Cyprus is a country split by a border: the south is home to the Greek side, or the Republic of Cyprus, and the north is officially called the Turkish Republic of Northern Cyprus. Historically there is a lot of turmoil between the Greeks and the Turks, and it wasn't until 2003 that crossing points were established at the border. Now you can cross at two points on foot or at five points by car. I was wondering what it would be like to cross the border, imagining quite a tense encounter. I was incredibly wrong. My new friend from the U.K. and I decided to adventure to the North for a day trip. He is learning Turkish and wanted to practice with the locals and I really wanted to see Kyrenia, a harbor town founded around 1200 B.C.

When we got to the border checkpoint via Google Maps, the guard informed us that we were at a walking checkpoint, not a driving one. He said Google Maps often brings people here, when the driving checkpoint is actually only five minutes away. He has taken the liberty of making a hand-drawn map to help people find their way. We followed it and found the driving checkpoint, where we handed over our passports. We were chatted up by very kind guards who welcomed us and even offered us coffee. No guns, no hostility, no questions, only smiles and laughter. If only passing through immigration at the Philadelphia airport were as pleasant as crossing the Cypriot border, the world would be a better place.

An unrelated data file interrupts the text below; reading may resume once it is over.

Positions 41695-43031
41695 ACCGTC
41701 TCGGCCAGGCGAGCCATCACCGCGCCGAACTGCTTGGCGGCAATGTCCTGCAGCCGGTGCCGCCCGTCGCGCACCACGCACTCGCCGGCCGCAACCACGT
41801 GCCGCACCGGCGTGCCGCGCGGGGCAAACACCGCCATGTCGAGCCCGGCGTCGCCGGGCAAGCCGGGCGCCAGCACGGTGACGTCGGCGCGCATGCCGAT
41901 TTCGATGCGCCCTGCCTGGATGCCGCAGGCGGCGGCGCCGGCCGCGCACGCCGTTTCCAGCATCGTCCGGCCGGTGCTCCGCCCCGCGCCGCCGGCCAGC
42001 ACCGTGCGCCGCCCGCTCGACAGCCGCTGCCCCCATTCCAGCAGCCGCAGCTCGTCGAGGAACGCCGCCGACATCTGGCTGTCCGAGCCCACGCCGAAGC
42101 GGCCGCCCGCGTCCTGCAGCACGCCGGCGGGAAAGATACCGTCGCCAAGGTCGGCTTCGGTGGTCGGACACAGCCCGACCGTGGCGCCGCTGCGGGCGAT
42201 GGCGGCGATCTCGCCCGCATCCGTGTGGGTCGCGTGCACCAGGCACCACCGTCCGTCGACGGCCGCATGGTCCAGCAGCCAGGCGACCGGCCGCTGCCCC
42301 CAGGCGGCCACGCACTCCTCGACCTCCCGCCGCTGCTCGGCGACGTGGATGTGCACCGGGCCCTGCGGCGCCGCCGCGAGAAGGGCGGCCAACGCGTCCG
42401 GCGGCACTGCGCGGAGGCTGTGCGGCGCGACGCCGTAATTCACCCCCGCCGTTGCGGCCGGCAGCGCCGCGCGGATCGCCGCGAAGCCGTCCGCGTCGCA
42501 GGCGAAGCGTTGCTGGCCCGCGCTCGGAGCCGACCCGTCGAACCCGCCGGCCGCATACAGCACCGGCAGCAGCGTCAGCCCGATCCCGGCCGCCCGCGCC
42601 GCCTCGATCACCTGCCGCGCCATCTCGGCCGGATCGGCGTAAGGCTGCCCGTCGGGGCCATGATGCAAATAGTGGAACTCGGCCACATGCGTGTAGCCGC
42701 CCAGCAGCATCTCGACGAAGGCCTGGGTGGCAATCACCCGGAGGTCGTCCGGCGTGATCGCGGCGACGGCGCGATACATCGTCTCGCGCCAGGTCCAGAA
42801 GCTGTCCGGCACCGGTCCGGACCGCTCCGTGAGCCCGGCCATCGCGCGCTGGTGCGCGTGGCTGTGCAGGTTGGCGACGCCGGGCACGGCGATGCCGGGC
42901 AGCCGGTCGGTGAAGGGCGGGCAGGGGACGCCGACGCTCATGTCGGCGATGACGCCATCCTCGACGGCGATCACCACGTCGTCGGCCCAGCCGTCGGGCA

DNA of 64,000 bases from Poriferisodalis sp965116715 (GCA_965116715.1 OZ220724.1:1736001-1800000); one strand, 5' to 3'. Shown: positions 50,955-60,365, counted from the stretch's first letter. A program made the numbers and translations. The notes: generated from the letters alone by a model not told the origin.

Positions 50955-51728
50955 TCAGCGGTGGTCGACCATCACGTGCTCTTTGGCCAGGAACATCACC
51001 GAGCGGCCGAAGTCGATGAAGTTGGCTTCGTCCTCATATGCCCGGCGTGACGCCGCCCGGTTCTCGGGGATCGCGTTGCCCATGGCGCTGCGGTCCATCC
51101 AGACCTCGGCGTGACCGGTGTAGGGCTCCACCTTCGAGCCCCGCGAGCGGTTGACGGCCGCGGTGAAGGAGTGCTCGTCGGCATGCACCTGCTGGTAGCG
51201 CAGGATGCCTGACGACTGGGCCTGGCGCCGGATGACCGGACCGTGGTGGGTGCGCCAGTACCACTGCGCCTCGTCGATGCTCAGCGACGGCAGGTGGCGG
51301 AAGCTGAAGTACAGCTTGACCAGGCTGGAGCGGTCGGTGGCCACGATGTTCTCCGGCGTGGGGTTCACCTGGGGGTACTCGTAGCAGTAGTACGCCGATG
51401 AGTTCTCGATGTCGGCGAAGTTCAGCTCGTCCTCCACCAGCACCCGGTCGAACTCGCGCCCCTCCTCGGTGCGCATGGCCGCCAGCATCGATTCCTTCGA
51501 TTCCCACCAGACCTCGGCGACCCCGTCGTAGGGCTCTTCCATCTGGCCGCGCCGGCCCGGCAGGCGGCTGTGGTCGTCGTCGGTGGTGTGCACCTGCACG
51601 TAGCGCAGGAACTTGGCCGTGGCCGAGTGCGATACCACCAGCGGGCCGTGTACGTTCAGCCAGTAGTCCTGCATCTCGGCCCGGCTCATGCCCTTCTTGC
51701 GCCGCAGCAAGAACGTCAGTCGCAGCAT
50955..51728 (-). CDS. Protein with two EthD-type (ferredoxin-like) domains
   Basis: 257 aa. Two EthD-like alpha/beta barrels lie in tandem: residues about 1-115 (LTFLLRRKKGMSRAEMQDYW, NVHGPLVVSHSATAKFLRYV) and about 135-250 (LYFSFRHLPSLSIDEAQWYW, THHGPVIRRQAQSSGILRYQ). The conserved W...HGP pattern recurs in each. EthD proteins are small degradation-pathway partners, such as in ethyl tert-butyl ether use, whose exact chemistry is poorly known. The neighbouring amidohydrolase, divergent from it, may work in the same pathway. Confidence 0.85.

We saw this Mosque from the road and decided to stop in. I am so happy that we did because it was a truly memorable experience.

Admittedly, I am not a terribly religious person - I try to live by the golden rule. I treated other as I would like to be treated and try to let kindness guide me throughout life. However, I have always been fascinated to see how people practice religion in foreign countries. In Sicily, Mexico and Nicaragua I have had memorable experiences in churches and I decided that Cyprus wasn't going to be any different just because people were practicing Islam instead of Christianity. Curiosity always gets the best of me, so I covered my head with this beautiful scarf, put an equally beautiful skirt over my jeans and headed inside.   
The service was very peaceful and the Mosque was lovely.  Afterward, the Imam, who leads the ceremony, welcomed me into the Mosque as a Christian and as an American.  He shook my hand and introduced me to his brother in law and nephew who were visiting from Turkey. He thanked me for being a teacher and told me I could take as many photographs as I wanted to. He encouraged me to come back anytime, reminding me that all are welcome. When we asked him how to get to the harbor, he told us he would just drive down and guide us and that we could follow him there.
There was a modest table outside of the Mosque, and the Imam told me that people often gather before service to share tea there.
I found these trees outside of the Mosque next to the little sitting area where then men drink their tea. The sign says the this is an olive tree that is 800 years old!
The Kyrenia Harbor (or Girne, in Turkish) was like stepping back in time. There was even a castle built by the Byzantine's in the 7th century to protect citizens from frequent raids by the Arabs. The boats were so unique and I really felt like I was in a whole different world. I wanted to see the harbor so badly and I'm really thankful that we made the trip.
A bad day fishing beats a good day working, especially on the Mediterranean!